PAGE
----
CHICAGO (CN) – Two-time All-Star pitcher Denny Neagle says his financial manager took advantage of his “utter lack of financial acumen” to line his pockets with “exorbitant and secret fees.”
Jennifer and Dennis Neagle sued William S. Leavitt and Leavitt Financial Consultants dba Leavitt Capital Management, in Cook County Chancery Court.
Neagle had a 12-year career in pro baseball with six teams, beginning with the Twins in 1991 and ending with the Rockies in 2003. He had a lifetime record of 124-92, an E.R.A. of 4.24 and 1,415 strikeouts. He made the All-Star team in 1995 and 1997 and was a member of the 2000 World Series champion Yankees. “As Dennis’s pitching career skyrocketed in the late 1990s, the Neagles began to accumulate significant wealth at a very young age,” the complaint states. “The Neagles knew, however, that professional baseball careers often were short-lived and that the money Dennis earned playing baseball during his youth needed to last for the Neagles’ lifetimes.”
On the recommendation of his agent, Neagle says he and his (now ex-) wife retained Leavitt to manage and invest their money.
Neagle says Leavitt was “an engaging and persuasive pitchman. He dazzled the Neagles and won them over completely.”
Leavitt obtained full access to the Neagles’ bank accounts, paid all their bills and utilities, was named the executor of their estates, and went on vacations with the family, according to the complaint.
“Leavitt became like a father to the Neagles. He was the Neagles’ confidant and their sounding board for all major decisions,” the Neagles say.
“In short, the Neagles completely and unequivocally trusted Leavitt and LCM to take care of them.”
But the Neagles say, “Unbeknownst to them, however, Leavitt and LCM routinely recommended and places the Neagles in investments that defendants knew were totally at odds with the Neagles’ investment needs. Specifically, Leavitt and LCM recommended and invested the Neagles in hedge funds, private equity funds and other unregulated investments.
“These investments – known in the industry as alternative investments … – were neither conservative, nor liquid. Instead, they were incredibly risky, not in the Neagles’ best interests, and completely out of line with the Neagles’ stated investment strategy of conservative, liquid investments.”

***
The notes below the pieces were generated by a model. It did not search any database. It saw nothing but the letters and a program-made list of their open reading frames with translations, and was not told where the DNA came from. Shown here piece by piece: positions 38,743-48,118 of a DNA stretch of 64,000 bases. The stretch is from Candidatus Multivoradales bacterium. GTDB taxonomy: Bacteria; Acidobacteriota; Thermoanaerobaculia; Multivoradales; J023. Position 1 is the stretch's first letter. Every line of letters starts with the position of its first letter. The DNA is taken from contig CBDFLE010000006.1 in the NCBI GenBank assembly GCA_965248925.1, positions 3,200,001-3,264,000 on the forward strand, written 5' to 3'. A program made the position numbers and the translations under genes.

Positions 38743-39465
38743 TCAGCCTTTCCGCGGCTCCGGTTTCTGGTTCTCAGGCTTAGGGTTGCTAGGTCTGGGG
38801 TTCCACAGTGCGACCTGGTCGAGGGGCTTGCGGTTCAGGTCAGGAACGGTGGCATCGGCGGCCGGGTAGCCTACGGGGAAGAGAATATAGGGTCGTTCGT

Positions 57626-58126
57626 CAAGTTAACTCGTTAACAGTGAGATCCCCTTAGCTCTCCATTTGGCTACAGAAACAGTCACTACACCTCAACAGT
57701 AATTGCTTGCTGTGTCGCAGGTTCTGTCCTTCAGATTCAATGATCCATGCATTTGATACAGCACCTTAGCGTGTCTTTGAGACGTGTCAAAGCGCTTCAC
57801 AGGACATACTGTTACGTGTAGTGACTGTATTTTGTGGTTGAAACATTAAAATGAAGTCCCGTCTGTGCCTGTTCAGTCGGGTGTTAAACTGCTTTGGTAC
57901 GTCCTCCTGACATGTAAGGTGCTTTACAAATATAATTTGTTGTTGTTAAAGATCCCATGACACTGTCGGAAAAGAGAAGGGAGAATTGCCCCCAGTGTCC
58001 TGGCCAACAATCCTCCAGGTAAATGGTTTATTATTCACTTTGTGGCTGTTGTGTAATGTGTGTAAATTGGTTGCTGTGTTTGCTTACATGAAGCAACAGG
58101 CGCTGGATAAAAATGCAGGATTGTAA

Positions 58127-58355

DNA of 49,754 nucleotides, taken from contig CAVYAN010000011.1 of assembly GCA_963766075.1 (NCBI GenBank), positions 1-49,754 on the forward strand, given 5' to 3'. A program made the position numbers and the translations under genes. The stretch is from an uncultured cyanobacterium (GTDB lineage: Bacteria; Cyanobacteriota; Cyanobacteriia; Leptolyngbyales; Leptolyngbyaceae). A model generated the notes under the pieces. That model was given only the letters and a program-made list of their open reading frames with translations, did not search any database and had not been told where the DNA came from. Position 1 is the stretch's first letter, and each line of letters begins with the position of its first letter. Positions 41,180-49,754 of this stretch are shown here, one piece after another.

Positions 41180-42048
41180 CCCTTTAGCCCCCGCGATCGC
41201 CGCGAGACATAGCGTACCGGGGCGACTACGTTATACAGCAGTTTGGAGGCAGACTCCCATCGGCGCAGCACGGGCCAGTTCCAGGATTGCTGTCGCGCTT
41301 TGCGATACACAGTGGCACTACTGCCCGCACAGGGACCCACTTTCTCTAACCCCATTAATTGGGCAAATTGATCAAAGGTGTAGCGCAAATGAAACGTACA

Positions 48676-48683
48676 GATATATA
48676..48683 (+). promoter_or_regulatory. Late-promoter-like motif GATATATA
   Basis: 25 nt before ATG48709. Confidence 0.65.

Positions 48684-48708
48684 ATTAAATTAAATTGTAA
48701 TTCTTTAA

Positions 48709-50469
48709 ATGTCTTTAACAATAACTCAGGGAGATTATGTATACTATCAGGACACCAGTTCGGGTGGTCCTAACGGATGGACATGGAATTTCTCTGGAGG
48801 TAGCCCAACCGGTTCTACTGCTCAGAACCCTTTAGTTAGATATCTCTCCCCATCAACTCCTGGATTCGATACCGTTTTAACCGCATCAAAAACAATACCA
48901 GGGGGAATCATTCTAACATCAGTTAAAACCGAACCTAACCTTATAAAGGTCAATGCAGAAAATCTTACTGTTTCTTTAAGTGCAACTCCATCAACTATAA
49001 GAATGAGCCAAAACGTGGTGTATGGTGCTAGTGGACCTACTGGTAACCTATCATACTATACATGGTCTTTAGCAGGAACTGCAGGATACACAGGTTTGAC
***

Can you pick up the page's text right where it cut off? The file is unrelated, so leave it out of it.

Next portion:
Forty paragraphs later, the Neagles add: “Given the Neagles’ complete trust and confidence in the defendants, and the Neagles’ utter lack of financial acumen, the Neagles – as they were instructed to do – simply signed the subscription agreements that authorized Leavitt and/or LCM to execute a wire transfer to invest in an alternative investment.”
They claim that “Leavitt and LCM received exorbitant management fees” for at least eight alternative investments, which are named in the complaint.
They add: “These ‘secret’ fees were on top of the other fees the Neagles paid to Leavitt and LCM for managing and paying the Neagles’ bills, and neither Leavitt nor LCM ever disclosed that they would be receiving such fees.”
The Neagles say Leavitt and LCM “also received secret placement fees and subsequent additional fees (called ‘trail’ fees) for most, if not all, of the non-LCM managed alternative investments in which they caused the Neagles to invest. …
“LCM even took affirmative steps to ensure that the Neagles would not know the negative aspects of the alternative investments.”
The Neagles say they “would never have entered into the alternative investments but for the complete trust and confidence they placed in defendants and defendants’ recommendations. … Leavitt and LCM were acting out of their own self interest, with no regard for the Neagles’ best interest.”
They seek punitive damages for breach of fiduciary duty, negligent misrepresentation and unjust enrichment. They also want Leavitt ordered to return “all amounts paid by the Neagles for the alternative investments,” and all the money they paid him and LCM for financial advice.
The complaint does not estimate the total damages.
The Neagles are represented by Christopher Moor with Novack and Macey.